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United States v. Ochoa-Oregel

United States Court of Appeals, Ninth Circuit

August 2, 2018

United States of America, Plaintiff-Appellee,
v.
Francisco Ochoa-Oregel, Defendant-Appellant.

          Argued and Submitted March 7, 2018 Pasadena, California

          Appeal from the United States District Court for the Southern District of California D.C. No. 3:16-cr-01116-BEN-1 Roger T. Benitez, Senior District Judge, Presiding

          Whitney Z. Bernstein (argued), Federal Defenders of San Diego Inc., San Diego, California, for Defendant-Appellant.

          Nicole Ries Fox (argued), Assistant United States Attorney; Helen H. Hong, Chief, Appellate Section; United States Attorney's Office, San Diego, California; for Plaintiff-Appellee.

          Before: Ronald M. Gould and Mary H. Murguia, Circuit Judges, and Dana L. Christensen, [*] Chief District Judge.

         SUMMARY[**]

         Criminal Law

         Reversing a conviction for unlawful re-entry into the United States in violation of 8 U.S.C. § 1326, the panel held that the defendant's 2008 and 2011 removals were fundamentally unfair, and neither can serve as a predicate removal for purposes of § 1326.

         The panel held that because the 2008 removal proceeding was in absentia, the defendant satisfied the exhaustion and deprivation-of-judicial-review requirements for bringing a collateral attack on the validity of that removal, which was based on a prior conviction for California domestic violence battery. The panel also held that because circuit precedent at the time of the 2008 removal hearing established that California battery was not a categorical crime of violence, it was error to remove the defendant for a crime of domestic violence under Section 237(a)(2)(E)(i) of the Immigration and Nationality Act based on his California battery conviction.

         The panel held that the due process defects in the 2008 removal proceeding infected the defendant's 2011 expedited removal for presenting invalid entry documents. The panel wrote that a person should not be stripped of the important legal entitlements that come with lawful permanent resident status - including protection against expedited removal - through a legally erroneous decision that he or she had no meaningful opportunity to contest. The panel rejected the government's contention that the defendant was not prejudiced. The panel explained that if the defendant was still a lawful permanent resident, his entry documents were not invalid, and even if the government might have been able to remove him on other grounds through a formal removal proceeding, his removal on illegitimate grounds is enough to show prejudice.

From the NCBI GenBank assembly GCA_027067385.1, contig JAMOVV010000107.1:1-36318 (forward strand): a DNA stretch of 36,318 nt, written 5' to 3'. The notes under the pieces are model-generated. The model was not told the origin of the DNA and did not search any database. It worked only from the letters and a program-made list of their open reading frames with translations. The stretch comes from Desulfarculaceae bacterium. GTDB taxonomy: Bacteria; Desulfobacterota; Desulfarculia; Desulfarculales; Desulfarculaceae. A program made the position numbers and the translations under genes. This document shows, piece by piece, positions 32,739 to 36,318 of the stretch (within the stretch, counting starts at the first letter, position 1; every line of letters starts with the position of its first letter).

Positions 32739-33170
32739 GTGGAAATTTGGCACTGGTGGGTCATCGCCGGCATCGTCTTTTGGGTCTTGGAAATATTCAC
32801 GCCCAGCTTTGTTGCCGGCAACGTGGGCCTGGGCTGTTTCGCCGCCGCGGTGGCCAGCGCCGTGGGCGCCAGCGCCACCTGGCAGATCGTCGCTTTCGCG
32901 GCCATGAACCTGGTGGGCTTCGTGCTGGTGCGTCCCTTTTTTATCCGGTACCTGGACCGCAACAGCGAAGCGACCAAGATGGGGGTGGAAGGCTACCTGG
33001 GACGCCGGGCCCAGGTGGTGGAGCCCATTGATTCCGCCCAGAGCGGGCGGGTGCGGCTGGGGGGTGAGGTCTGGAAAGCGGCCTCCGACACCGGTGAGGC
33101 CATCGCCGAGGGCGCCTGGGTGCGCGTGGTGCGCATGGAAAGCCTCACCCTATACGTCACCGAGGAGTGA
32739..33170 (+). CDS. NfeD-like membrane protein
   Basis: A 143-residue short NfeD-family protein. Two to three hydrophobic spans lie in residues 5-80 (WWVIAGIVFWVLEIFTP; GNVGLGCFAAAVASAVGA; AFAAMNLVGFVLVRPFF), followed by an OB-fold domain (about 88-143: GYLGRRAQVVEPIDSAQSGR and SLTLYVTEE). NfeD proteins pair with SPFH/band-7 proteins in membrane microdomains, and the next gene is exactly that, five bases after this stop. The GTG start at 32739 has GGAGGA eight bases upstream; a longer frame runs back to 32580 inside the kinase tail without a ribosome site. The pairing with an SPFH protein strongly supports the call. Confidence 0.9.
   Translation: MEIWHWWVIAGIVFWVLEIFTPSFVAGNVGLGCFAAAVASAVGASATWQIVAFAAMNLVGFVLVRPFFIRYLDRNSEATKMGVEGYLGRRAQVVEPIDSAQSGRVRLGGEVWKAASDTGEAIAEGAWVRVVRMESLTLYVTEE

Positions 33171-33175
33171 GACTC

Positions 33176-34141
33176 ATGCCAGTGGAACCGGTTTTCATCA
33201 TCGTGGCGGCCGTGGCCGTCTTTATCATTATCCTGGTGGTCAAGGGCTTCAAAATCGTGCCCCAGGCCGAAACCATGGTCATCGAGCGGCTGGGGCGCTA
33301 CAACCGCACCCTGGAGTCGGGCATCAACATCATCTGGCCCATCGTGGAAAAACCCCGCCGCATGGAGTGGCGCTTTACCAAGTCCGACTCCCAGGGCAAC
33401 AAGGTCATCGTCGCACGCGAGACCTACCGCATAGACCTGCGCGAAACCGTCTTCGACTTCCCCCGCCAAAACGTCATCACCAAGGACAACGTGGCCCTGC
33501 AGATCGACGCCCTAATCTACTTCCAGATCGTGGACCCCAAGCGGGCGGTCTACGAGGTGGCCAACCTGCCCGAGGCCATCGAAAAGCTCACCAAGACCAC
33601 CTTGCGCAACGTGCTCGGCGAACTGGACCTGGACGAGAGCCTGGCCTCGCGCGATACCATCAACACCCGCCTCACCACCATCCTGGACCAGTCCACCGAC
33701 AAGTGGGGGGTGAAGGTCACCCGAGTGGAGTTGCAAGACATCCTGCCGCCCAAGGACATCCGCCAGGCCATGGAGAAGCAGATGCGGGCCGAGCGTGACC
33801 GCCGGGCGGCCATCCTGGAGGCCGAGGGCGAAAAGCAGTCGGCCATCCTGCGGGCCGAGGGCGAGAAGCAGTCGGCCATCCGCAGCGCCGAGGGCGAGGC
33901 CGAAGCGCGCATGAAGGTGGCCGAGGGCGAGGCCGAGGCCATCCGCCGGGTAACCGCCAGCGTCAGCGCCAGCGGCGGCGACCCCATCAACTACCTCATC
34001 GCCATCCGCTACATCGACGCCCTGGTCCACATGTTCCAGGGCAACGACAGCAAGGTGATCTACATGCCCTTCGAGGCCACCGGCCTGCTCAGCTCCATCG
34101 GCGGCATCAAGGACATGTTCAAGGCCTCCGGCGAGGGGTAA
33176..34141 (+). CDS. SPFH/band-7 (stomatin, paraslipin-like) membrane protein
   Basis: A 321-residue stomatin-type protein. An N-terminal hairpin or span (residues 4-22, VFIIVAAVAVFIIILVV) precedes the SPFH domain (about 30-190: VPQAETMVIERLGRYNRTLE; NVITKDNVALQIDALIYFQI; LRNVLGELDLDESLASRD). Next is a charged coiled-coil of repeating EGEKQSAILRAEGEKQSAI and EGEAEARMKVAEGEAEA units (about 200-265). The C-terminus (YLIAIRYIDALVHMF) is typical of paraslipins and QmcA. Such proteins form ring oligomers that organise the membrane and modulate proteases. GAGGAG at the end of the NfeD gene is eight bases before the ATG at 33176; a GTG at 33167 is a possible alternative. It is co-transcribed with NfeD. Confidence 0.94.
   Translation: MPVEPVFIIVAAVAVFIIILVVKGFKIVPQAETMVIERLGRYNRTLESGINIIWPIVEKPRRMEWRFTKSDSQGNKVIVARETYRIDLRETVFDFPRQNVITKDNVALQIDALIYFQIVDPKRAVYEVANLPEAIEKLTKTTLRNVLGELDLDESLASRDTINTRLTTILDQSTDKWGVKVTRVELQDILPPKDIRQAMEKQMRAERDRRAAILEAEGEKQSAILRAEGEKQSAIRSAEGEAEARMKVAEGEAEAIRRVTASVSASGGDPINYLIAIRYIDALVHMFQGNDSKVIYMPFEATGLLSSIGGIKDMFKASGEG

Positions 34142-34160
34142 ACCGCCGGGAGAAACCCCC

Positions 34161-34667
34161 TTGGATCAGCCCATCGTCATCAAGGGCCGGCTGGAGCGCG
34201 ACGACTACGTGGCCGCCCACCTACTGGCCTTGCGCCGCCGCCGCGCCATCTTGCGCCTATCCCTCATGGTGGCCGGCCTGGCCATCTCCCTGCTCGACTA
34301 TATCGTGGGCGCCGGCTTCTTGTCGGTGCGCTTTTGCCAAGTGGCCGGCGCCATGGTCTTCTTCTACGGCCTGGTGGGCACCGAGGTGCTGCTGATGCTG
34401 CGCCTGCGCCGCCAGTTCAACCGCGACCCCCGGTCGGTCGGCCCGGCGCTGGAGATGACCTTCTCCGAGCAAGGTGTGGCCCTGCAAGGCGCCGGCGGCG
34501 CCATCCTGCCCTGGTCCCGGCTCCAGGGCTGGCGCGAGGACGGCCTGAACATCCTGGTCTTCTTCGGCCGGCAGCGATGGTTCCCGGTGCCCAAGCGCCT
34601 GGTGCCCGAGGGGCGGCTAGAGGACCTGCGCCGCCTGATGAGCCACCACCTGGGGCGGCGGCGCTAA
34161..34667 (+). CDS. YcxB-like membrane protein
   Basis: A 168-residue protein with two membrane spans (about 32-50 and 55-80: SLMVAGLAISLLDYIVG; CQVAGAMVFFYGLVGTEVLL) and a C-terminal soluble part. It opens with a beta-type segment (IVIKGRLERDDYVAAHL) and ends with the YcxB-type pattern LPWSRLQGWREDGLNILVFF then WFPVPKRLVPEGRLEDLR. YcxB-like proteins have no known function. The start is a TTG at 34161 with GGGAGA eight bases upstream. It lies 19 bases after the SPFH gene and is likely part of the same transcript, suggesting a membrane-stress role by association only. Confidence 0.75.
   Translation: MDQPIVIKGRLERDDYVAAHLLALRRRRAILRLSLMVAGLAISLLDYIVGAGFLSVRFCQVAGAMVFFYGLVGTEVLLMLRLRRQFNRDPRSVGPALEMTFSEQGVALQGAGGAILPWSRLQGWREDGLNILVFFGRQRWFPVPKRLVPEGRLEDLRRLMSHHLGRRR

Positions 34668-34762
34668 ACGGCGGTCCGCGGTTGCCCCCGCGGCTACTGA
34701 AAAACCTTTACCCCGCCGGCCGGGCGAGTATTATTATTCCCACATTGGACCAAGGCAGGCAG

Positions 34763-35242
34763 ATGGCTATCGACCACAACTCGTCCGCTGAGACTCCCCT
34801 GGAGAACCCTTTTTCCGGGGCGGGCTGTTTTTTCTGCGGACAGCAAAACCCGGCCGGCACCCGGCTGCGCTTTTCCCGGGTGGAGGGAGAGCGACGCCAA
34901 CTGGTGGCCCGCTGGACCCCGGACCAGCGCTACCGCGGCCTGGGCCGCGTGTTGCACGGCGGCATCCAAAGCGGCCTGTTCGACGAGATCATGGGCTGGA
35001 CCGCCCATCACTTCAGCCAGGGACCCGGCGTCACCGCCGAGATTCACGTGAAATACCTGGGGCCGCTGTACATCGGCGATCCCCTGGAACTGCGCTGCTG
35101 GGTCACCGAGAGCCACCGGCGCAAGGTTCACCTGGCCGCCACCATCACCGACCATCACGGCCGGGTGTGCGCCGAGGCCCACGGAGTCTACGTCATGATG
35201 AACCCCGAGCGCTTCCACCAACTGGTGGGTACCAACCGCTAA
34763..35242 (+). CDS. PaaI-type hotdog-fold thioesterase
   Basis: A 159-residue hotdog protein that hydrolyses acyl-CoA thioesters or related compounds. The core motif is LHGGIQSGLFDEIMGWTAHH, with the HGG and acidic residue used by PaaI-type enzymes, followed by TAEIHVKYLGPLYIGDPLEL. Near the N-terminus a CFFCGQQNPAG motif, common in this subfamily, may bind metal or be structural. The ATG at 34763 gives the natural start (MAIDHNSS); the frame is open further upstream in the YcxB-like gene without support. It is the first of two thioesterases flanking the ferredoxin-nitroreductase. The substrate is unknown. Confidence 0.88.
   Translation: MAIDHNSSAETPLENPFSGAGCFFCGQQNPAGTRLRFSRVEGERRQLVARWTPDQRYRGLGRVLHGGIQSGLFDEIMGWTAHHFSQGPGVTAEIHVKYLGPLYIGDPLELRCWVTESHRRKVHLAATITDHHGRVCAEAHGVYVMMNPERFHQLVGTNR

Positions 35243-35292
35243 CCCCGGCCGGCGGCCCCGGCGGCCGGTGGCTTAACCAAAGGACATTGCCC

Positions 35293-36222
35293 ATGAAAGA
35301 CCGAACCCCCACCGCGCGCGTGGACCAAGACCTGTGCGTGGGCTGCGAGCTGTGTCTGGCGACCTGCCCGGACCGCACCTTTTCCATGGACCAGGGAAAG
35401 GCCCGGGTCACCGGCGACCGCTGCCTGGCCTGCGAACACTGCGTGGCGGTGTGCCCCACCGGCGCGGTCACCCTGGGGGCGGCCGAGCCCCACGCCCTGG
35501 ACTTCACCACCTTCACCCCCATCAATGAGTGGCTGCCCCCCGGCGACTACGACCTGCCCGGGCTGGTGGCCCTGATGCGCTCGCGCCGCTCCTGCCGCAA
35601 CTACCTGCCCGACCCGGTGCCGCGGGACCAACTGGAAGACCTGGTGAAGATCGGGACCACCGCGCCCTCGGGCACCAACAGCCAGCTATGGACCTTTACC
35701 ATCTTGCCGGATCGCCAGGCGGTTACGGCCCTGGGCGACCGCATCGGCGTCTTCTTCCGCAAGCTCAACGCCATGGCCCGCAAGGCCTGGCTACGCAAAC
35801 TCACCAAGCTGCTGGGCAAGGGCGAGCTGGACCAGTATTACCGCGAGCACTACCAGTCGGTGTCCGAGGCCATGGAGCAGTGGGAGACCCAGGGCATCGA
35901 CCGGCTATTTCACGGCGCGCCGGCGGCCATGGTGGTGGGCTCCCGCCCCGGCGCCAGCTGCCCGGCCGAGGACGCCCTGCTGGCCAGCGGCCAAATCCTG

OPINION

          GOULD, CIRCUIT JUDGE

         Francisco Ochoa-Oregel (Defendant) unlawfully entered the United States in 2016 and was convicted of unlawful reentry in violation of 8 U.S.C. § 1326. Before his 2016 conviction for unlawful re-entry, Defendant had previously been ordered removed in 2008, based on a prior conviction for California domestic violence battery, Cal. Penal Code § 243(e)(1), in an in absentia proceeding. The government contends that Defendant lost his status as a legal permanent resident as a result of the 2008 removal. Defendant was again removed in 2011 in an expedited removal proceeding. For the reasons stated below, we hold that both the 2008 and 2011 removal orders were fundamentally unfair, and that neither can serve as a predicate removal for purposes of § 1326.

         Defendant argues that both his 2008 and 2011 removal orders were unlawful, and that there is no predicate offense for a conviction under § 1326. An alien who is charged with unlawful re-entry in violation of 8 U.S.C. § 1326 can collaterally attack the validity of a prior removal that serves as a predicate element for the conviction. United States v. Ochoa, 861 F.3d 1010, 1014 (9th Cir. 2017). To succeed in a collateral attack, a defendant must show exhaustion, deprivation of judicial review, and that the entry of the removal order was fundamentally unfair. United States v. Ubaldo-Figueroa, 364 F.3d 1042, 1048 (9th Cir. 2003).

         A person is exempt from the exhaustion requirements and will have adequately shown deprivation of judicial review, if the immigration judge, in the prior removal proceeding, does not inform the alien of the right to appeal. Id. at 1049-50. As Ochoa's removal proceeding was in absentia, he has satisfied the exhaustion and deprivation of judicial review requirements. At the time of Defendant's 2008 hearing before the immigration judge, our circuit precedent had established that California battery was not a categorical crime of violence. Ortega-Mendez v. Gonzales, 450 F.3d 1010, 1017 (9th Cir. 2006). It was error to remove Defendant for a crime of domestic violence under Immigration and ...


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